While vaping has seemingly been portrayed as the safer and cleaner way to 'smoke', medical experts, including The Australian Health Protection Principal Committee (AHPPC), have warned of the long-term health dangers of e-cigarettes on young people.

Leading nicotine addiction specialist Professor Renee Bittoun said there is an incredible amount of misinformation surrounding vapes, including the effects they can have on teenagers and young adults.

"It's being promoted by the tobacco industry as a 'vape' rather than an e-cigarette - it reduces idea in people's minds of any sort of risk. A lot of people tend to think it's just water vapor, really."

But of course, that's not all it is. Professor Bittoun said one of the problems is that people don't know that the stuff they breathe out has nicotine in it too. And way more than they might think.

"If you take a drag, 80 per cent of what you breathe in goes out into the air - that's not a small amount. So people think if they're sitting in the car vaping 'water vapour', their kids can be in the back of the car because it's safe. It's just not true," said Professor Bittoun. 

"There is now accumulated evidence about passive vaping."

In a recent survey with NSW Toxicology Laboratory, Professor Bittoun tested ten vapes volunteered to her randomly from school kids between the ages of 12 to 17. All ten vapes had nicotine in them - some, she said, really high levels.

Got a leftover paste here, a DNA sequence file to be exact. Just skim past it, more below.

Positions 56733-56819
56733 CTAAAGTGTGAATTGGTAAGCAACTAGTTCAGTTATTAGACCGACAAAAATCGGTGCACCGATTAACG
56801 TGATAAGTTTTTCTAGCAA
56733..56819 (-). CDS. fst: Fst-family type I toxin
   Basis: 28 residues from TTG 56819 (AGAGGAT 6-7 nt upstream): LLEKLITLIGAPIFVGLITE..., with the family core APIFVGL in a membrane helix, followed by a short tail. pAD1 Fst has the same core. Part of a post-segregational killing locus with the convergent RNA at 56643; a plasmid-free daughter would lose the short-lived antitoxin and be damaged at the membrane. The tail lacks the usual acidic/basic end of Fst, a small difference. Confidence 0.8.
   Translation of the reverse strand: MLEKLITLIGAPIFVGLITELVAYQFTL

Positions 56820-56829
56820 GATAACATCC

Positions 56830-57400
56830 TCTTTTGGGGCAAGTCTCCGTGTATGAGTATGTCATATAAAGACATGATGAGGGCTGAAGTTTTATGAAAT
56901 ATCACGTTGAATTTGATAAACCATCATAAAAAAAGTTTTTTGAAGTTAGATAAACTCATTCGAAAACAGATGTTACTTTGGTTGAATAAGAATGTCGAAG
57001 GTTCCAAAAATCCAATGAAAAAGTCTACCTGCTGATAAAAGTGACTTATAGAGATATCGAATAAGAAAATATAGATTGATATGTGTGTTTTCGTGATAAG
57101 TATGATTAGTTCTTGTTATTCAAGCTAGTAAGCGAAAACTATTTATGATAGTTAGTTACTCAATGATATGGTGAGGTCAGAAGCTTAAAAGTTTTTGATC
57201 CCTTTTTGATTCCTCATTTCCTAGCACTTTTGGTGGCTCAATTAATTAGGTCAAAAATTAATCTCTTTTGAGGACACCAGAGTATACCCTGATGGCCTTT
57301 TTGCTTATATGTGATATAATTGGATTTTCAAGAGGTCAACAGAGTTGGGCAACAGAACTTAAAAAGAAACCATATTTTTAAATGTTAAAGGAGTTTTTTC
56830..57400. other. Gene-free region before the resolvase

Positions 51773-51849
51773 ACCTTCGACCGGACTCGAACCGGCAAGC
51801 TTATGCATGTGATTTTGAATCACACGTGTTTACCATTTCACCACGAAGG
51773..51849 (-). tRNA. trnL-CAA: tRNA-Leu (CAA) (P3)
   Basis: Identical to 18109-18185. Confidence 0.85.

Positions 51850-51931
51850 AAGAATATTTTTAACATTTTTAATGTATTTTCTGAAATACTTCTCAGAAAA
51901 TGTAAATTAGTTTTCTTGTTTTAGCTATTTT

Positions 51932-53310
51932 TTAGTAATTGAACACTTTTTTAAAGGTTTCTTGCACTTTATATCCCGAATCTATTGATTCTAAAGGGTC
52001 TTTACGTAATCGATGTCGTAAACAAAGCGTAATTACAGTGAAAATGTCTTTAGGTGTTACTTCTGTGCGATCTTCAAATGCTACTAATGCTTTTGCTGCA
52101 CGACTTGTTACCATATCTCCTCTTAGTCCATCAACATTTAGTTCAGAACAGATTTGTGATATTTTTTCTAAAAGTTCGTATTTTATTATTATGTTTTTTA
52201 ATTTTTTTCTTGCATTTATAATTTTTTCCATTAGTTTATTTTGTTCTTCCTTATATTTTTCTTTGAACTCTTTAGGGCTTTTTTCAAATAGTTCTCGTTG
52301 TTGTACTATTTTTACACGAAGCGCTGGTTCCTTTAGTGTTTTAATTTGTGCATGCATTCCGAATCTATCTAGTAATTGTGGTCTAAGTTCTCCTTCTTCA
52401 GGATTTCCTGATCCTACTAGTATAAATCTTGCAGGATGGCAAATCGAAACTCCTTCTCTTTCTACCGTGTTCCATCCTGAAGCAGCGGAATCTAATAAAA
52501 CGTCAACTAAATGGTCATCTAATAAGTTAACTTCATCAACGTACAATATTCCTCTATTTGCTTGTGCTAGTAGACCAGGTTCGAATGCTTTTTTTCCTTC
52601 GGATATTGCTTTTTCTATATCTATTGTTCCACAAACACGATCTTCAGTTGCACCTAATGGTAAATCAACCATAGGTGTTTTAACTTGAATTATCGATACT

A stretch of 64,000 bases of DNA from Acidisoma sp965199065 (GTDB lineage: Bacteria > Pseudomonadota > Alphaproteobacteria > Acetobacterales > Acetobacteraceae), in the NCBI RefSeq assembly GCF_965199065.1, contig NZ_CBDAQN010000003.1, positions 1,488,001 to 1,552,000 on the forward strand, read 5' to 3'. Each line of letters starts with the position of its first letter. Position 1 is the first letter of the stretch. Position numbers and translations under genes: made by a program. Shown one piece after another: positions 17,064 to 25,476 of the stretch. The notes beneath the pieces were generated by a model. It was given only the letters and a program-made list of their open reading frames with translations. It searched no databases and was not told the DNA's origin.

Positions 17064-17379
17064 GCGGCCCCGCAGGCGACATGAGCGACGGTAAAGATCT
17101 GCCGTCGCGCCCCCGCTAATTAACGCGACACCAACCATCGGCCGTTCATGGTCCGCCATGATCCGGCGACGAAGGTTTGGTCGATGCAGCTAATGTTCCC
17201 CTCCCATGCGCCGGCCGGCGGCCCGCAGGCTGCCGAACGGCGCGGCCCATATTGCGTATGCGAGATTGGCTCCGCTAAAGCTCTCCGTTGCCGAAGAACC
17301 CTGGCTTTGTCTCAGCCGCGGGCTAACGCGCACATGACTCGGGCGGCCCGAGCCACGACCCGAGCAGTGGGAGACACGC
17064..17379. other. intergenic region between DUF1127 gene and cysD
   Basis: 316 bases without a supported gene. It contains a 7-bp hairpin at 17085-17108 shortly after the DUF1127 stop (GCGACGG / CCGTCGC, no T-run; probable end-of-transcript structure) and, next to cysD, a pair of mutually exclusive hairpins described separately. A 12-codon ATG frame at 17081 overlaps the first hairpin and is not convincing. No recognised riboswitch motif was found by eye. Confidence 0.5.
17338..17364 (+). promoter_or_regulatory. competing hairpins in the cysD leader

"The kids didn't know. They just see it as a fruity, flavoured water vape - and that was it. And they're told that by the people that have sold it to them," Professor Bittoun said.

So, what kind of effect does nicotine in e-cigarettes have? And how does it compare to smoking cigarettes?

"There are all different types of e-cigarettes on the market, but the most contemporary ones have become so good at delivering nicotine right down deep into an area of the lungs - which hasn't happened in the past. They're more advanced than the older styles, which delivered nicotine into the upper airways," Professor Bittoun said.

"So, when you have it down in the depths of your lungs, that's where your arteries and arterial blood is picking up oxygen - now it's picking up nicotine, instead. They're now incredibly efficient. The speed of delivery of nicotine is massive, and it makes it much more addictive."

In 2019, a world-first study, published in the European Respiratory Journal, compared the effects of cigarettes and vaping on human cells. 


It was found that electronic cigarettes are as toxic as tobacco cigarettes and can cause significant lung damage.

In an interview with Mamamia, scientist Dr Sukhwinder Sohal from the University of Tasmania said, "We found these products toxic to the cells, evident from decreased cellular viability and integrity. More devastatingly, vaping also interfered with cellular energetics."

"Our work suggested that these electronic devices have the potential to activate fibrotic and malignant pathology in the lung of users of these devices."

Meaning? When the cells are stimulated with these new vaping gadgets, they switch on to produce cancer-related proteins.

"Our results further substantiate current research that electronic cigarettes and IOQS are indeed detrimental with increases in oxidative stress, inflammation, infections, and airway remodelling in the lungs," said Dr Sohal.